Friday, October 28, 2005

2005 Player Retrospective: David DeJesus

Throughout the long, cold winter I'll be posting the occasional 2005 player retrospective to keep myself connected to the Royals and their players. Let me know if there is anything missing from these retrospectives that you'd like to see, and of course I always love to read your comments and opinions.

Let's start with...

David DeJesus

Key Statistics

Batting Line: .289/.359/.445

Overall Offensive Production
VORP: 31.5 (4th in AL among CFs)
EqA: .289 (3rd in AL among CFs)

Fielding Skill
Fielding Runs Above Average, 2005: 1
Errors: 4

SB: 8 for 19 (42%)

Games Missed: 40


Batting: DeJesus had a fine second season at the plate, improving steadily over his 2004 performance and avoiding the sophomore slump. His equivalent average improved from a pedestrian .253 in 2004 to a robust .289 in 2005, which was behind only Johnny Damon and Grady Sizemore in the American League. DeJesus on-base rate was practically unchanged from 2004: .360 in 2004, .359 in 2005, but I wouldn't consider that a disappointment in his second season. That proves to me that the man can still hold his own against major league pitching even though "the book" is out on him. DeJesus primary improvement was in terms of his power, though he is hardly a power threat: 15 home runs at his physical peak is probably his upper limit. As long as DeJesus maintains his patient, studious approach at the plate, eventually achieves close to parity with his walks and strikeouts and bangs out 40 doubles every year in spacious Kauffman Stadium, he'll set the table just fine as either a #1 or #2 spot player.

Fielding: Most every team believes their center fielder is spectacular and among the league's best. I don't think DeJesus is a great fielder, but merely adequate. According to BP's fielding runs metrics, DeJesus was about an average center fielder this year, scoring 1 fielding run above average (FRAA). There are certainly better defensive center fielders in this game, but DeJesus is one of the better defensive center fielders who can also hit: Grady Sizemore and Johnny Damon, the two CFs who bested DeJesus offensively this past season, were a -8 and -6 FRAA respectively. As long as DeJesus isn't giving teams too many extra outs with his fielding, I'll be satisfied since I'm pretty sure he's going to hit well. Some have suggested moving DeJesus to left field to make room for a speedy, base-stealing minded gnat in CF, but that seems unwarranted to me and is effectively irrelevant since the Royals have no such players in the system right now.

Baserunning: Buddy Bell's arrival in Kansas City mercifully marked the end of David's attempted stolen base days. Despite having good speed playing the outfield and on the basepaths, he's just not a good basestealer. Its a bit odd to have a fairly speedy centerfielder/leadoff hitter who can't steal bases worth a lick, which I'm sure explains Tony Pena's cognitive dissonance on the matter. I don't have a very good feel for DeJesus baserunning skills besides stolen bases; my impression is that he has at least adequate basepath smarts, but I'm happy to be corrected if someone else has a different take.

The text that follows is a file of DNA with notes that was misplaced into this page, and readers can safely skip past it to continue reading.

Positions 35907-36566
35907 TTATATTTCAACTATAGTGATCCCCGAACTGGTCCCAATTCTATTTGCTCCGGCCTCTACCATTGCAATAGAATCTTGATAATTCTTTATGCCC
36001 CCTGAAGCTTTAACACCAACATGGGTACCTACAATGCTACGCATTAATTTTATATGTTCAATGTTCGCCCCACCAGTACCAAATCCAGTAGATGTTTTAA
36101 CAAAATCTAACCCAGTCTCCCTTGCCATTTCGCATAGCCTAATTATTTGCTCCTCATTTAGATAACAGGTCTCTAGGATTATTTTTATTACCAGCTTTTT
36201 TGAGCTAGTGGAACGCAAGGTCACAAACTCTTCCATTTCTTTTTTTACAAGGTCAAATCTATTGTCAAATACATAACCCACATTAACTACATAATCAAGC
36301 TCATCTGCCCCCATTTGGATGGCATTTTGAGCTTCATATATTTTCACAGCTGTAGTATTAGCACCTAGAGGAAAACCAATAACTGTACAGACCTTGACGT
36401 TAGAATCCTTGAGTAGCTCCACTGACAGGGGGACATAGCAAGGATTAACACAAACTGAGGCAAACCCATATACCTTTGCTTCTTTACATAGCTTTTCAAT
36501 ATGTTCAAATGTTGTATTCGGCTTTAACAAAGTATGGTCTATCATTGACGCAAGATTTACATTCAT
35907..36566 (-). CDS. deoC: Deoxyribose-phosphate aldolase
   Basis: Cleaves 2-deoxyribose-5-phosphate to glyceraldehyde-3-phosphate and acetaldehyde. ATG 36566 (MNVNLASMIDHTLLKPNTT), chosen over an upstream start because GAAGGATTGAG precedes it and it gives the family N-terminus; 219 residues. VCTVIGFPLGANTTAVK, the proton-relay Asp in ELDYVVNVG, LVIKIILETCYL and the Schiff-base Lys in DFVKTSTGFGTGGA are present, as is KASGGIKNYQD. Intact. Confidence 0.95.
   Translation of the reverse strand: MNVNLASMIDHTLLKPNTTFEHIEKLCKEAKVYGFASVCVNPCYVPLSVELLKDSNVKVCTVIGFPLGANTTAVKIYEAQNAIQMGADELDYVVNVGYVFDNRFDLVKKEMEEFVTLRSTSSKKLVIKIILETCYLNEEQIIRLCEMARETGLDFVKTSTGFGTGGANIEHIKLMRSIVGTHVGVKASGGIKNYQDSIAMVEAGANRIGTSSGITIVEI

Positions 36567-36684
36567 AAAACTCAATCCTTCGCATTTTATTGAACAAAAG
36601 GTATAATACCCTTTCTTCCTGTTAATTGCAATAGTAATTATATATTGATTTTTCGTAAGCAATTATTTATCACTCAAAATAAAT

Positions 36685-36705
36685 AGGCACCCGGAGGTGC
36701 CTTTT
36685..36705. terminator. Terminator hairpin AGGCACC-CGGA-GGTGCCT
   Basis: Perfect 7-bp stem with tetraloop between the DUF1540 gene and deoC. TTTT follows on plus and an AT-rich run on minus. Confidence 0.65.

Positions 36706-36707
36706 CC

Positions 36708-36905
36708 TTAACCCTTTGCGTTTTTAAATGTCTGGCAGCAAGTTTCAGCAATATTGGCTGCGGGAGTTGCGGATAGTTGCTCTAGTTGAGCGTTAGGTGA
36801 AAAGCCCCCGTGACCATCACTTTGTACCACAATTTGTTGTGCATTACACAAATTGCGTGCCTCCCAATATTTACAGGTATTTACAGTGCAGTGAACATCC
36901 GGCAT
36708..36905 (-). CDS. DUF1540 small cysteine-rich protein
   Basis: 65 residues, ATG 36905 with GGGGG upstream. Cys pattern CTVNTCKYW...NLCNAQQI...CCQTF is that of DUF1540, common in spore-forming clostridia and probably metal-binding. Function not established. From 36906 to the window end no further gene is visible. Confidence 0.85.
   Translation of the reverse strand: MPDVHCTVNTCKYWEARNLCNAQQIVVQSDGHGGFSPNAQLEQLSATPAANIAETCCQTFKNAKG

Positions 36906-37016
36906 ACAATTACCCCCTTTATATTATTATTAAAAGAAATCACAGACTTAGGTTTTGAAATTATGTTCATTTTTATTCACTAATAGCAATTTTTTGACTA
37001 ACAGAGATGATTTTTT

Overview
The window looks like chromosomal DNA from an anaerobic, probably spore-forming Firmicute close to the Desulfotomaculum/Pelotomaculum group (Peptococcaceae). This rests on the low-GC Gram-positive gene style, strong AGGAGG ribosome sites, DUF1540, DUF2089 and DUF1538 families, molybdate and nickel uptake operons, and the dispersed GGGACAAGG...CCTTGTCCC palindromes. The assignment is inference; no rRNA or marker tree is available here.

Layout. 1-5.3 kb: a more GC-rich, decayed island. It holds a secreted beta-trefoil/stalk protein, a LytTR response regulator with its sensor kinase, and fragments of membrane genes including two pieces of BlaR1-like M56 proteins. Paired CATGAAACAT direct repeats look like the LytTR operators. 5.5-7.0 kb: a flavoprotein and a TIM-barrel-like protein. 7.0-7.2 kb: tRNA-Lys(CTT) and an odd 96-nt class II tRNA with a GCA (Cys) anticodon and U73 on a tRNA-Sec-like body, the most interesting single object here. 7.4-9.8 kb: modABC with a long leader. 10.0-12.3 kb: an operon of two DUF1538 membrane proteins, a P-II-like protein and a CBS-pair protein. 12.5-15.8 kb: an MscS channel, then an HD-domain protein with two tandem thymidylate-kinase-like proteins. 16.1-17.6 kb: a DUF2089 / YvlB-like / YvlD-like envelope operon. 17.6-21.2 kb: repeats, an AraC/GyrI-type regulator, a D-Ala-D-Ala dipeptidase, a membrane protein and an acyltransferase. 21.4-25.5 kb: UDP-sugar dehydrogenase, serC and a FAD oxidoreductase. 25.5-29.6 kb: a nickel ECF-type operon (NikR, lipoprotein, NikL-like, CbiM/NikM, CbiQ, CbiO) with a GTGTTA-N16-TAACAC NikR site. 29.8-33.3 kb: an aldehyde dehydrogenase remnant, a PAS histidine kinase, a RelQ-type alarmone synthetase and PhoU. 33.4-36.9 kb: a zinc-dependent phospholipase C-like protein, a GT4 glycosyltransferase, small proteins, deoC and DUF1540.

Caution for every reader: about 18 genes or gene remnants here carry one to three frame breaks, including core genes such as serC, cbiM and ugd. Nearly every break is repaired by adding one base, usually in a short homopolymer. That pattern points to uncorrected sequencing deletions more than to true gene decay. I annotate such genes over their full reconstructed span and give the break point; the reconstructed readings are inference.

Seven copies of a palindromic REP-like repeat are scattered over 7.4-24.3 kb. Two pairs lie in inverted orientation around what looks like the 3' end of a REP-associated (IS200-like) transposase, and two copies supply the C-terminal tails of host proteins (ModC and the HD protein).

Durability: DeJesus missed 40 games this season, most of which were caused by the spectacular diving catch he made against the Yankees in August. Despite the nature in which DeJesus was injured and missed most of his games, points must be deduced for missing nearly 25% of the season due to injury. Durability was a question that dogged DeJesus throughout his minor league career, and while I'm certainly willing to dismiss this incident as a freak injury on a hustle play, we're going to have to keep our eye on his future propensity for injury.

Outlook: David DeJesus is the Royals' best overall player right now (that includes you, Mike Sweeney), contributing with a strong offensive game and at least an adequate glove. He has all the makings of a Johnny Damon-like center fielder with solid on-base skills, a good glove and throwing arm, but without the ability to steal bases at a rate that is worthwhile. Missing 40 games hurts a team like the Royals, though, and I'll continue to have minor concerns about DeJesus' durability until I see him play a 150 game season.

He'll be a fixture in the Royals lineup for at least the next 4 years, and he strikes me as the kind of players will have to serious consider signing to a longer-term contract once he hits arbitration to buy out at least 1 if not 2 of his free agency years (when he'll be 30 and 31). After that, he's free to go to another team who will gladly overpay for declining value as he hits the wrong side of 30.


At 4:12 PM, Blogger bfos said...

As much as I'd like to turn the other way when thinking about his injury this year, the one thing we have to keep in mind, is that, while he might not be so fragile to pull something rounding the bases, guys that make hussle plays get hussle injuries.

I'm sure there will be more similar injuries in DeJesus's future.....but I'm not complaining about a guy that plays that hard.

I still have a hard time putting him above Sweeney when rating the Royals players. The way Sweeney can change a game in any at-bat is something that can't be undervalued. Especially, on a team with practically no other *impact* bats.



At 5:09 PM, Anonymous FuriousB said...

Last year DeJesus was the only position player I looked forward to seeing when I went to the ballpark.

At 5:13 PM, Blogger royalsbeliever said...

He's definetly one of the few guys on the club that you can know what to expect with.

At 5:14 PM, Blogger royalsbeliever said...

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